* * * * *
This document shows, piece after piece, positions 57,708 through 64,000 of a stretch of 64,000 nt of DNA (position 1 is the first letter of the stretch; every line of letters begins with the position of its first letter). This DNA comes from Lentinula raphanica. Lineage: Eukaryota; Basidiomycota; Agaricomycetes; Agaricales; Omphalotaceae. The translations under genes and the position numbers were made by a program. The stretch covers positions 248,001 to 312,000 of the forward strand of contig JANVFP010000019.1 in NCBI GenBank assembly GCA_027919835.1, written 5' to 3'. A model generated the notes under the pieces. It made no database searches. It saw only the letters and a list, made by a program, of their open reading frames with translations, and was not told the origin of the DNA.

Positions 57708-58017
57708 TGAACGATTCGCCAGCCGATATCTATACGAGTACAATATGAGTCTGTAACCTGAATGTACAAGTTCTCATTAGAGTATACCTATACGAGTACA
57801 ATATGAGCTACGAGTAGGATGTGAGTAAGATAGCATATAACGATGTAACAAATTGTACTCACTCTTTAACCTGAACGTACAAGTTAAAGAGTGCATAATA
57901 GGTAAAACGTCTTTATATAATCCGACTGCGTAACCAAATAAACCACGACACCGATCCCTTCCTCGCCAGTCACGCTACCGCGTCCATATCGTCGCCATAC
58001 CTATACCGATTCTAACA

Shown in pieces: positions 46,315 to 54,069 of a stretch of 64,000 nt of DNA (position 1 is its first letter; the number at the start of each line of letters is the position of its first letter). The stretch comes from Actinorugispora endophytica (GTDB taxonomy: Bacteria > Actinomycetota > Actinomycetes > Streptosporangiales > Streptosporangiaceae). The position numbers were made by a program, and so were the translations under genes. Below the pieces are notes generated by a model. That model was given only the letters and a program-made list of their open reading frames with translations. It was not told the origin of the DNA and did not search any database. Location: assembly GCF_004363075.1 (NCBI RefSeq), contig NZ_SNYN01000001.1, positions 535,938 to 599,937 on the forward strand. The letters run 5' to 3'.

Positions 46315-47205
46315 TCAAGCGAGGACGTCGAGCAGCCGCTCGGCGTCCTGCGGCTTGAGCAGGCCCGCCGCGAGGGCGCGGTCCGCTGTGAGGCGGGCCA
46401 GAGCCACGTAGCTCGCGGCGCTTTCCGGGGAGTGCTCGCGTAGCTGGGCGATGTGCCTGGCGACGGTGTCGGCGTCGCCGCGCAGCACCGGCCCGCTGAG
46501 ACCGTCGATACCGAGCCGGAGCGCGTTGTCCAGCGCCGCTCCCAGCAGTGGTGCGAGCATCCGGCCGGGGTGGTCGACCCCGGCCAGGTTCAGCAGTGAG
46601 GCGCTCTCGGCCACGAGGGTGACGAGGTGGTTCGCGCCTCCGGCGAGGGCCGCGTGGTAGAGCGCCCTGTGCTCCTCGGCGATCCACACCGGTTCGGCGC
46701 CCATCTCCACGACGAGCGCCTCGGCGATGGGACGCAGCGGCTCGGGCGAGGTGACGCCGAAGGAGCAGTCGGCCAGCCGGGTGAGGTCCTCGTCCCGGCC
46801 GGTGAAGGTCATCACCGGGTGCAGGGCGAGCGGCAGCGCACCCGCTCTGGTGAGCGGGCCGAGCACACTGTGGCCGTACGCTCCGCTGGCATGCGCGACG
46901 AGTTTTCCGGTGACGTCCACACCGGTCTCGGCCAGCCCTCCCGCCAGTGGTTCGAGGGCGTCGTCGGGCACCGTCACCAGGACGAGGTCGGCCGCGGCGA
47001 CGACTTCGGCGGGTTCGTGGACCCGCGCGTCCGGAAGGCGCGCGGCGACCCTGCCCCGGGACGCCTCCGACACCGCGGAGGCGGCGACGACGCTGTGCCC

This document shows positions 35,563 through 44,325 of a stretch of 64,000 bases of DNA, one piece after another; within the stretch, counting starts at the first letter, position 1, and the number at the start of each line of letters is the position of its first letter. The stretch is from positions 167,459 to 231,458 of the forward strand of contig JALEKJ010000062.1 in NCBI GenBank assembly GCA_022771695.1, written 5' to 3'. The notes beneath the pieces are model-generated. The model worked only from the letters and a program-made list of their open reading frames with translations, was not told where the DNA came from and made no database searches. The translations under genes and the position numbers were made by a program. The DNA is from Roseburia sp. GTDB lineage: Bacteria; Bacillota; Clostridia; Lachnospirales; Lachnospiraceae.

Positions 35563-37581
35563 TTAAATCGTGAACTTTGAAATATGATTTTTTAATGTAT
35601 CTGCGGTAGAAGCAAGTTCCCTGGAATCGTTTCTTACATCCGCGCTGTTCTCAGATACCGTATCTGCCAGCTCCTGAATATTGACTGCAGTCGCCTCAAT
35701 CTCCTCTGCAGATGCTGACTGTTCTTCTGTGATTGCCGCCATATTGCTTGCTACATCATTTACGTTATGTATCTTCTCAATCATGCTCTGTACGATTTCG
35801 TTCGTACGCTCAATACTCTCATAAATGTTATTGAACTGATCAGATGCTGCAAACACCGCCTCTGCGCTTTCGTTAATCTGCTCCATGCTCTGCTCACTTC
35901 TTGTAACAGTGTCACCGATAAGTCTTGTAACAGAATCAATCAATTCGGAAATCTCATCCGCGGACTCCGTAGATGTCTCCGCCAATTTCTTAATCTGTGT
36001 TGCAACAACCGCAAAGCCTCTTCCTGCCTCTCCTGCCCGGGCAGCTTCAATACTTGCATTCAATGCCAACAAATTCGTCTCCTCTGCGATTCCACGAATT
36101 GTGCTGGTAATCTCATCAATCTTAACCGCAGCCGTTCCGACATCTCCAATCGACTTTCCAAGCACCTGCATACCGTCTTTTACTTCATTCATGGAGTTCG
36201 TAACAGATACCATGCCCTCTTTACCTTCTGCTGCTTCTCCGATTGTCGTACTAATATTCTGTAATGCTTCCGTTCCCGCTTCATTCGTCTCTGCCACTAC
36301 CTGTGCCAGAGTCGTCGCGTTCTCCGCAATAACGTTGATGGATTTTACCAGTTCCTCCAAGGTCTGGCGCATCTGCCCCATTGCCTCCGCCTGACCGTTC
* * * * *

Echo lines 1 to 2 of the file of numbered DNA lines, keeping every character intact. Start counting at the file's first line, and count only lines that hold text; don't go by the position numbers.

This document shows, piece after piece, positions 57,708 through 64,000 of a stretch of 64,000 nt of DNA (position 1 is the first letter of the stretch; every line of letters begins with the position of its first letter). This DNA comes from Lentinula raphanica. Lineage: Eukaryota; Basidiomycota; Agaricomycetes; Agaricales; Omphalotaceae. The translations under genes and the position numbers were made by a program. The stretch covers positions 248,001 to 312,000 of the forward strand of contig JANVFP010000019.1 in NCBI GenBank assembly GCA_027919835.1, written 5' to 3'. A model generated the notes under the pieces. It made no database searches. It saw only the letters and a list, made by a program, of their open reading frames with translations, and was not told the origin of the DNA.

Positions 57708-58017